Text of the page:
From ACEs Too High News: “In July, medical residents in family medicine at Kaiser Permanente in San Jose, CA, began screening adult patients for adverse childhood experiences (ACEs). But it’s an ACE survey with a twist: it’s shorter, not the 10-question survey of the original CDC-Kaiser Permanente ACE Study, according to Dr. Kathryn Ridout who is leading the pilot along with Dr. Francis Chu and Dr. Alec Uy.
What are the conversations that residents have with their patients after they’ve filled out the screen?
‘That really varies,’ says Ridout. ‘We have scripts that say: “Thank you so much for sharing. Would you be interested in tools to show you how these experiences could potentially impact your health, and also to build skills that might help modify the health risks associated with these experiences of ACEs?”‘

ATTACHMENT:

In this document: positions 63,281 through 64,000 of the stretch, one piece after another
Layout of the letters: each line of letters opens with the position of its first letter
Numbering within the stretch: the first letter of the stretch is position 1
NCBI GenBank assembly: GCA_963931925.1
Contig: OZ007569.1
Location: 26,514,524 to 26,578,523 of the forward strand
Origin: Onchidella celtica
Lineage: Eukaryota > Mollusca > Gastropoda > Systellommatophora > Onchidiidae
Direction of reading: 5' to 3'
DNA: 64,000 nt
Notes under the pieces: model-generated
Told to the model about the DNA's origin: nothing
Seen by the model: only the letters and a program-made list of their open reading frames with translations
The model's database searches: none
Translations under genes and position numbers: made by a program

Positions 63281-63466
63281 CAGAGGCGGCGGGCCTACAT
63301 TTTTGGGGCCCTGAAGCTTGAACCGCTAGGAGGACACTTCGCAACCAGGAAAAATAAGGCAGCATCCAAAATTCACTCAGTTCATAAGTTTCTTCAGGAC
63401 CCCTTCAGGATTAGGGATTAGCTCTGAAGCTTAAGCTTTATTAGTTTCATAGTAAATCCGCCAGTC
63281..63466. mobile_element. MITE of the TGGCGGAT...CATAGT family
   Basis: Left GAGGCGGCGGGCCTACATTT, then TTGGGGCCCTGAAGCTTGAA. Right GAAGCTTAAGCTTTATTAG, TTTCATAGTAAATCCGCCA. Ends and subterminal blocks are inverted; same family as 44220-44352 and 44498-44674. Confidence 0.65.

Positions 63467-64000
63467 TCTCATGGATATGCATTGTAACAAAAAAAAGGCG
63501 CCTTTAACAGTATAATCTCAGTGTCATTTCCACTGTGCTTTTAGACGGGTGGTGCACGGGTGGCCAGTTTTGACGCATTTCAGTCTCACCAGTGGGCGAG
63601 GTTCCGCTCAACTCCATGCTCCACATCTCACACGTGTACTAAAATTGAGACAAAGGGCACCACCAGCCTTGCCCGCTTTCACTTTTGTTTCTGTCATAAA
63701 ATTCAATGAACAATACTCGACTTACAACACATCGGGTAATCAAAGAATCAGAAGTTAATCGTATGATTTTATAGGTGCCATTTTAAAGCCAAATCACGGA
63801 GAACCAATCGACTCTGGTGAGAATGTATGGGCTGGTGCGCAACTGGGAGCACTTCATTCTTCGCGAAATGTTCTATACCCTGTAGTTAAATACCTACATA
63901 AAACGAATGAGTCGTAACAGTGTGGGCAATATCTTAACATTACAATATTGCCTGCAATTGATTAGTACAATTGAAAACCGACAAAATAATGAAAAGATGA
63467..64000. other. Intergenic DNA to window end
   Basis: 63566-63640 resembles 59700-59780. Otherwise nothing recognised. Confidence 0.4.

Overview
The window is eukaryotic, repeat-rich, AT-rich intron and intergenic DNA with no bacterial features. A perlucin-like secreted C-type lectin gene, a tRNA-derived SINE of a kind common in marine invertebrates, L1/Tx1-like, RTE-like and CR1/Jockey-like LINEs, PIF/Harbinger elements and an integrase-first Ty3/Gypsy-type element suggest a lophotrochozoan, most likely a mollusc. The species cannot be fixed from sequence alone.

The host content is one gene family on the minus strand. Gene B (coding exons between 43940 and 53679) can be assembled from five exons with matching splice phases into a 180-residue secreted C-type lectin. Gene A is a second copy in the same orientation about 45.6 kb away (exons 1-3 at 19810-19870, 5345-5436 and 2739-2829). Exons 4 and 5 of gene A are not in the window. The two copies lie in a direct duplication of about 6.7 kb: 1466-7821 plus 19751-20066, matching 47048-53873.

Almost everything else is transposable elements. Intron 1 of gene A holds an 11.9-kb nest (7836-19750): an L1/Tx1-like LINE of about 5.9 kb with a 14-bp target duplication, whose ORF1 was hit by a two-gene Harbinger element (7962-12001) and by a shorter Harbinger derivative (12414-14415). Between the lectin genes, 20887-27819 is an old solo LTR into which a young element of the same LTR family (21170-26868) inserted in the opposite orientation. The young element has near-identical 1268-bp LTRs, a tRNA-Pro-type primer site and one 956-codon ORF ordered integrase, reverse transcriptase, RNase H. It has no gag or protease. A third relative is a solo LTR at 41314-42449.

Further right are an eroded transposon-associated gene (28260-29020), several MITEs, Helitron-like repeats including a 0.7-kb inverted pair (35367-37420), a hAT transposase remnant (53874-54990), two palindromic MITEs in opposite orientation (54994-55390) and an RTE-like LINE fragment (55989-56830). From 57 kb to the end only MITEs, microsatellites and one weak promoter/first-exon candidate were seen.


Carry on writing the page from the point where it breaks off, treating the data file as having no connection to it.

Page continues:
But, Ridout says, several residents have reported conversations beyond the scripted statements. ‘Some residents have shared that they had really impactful discussions with their patients that helped deepen the doctor-patient relationship, and helped bring a joint meaning into the practice where they feel a connection with patients on another level.’
‘I think we all didn’t go into medicine to prescribe another betablocker, or regulate blood sugar. While those things are important — and that is our role — I think it’s the connection with the patient that really draws most of us to medicine,’ she says. ‘And I think this ACEs screening tool helps facilitate that.'”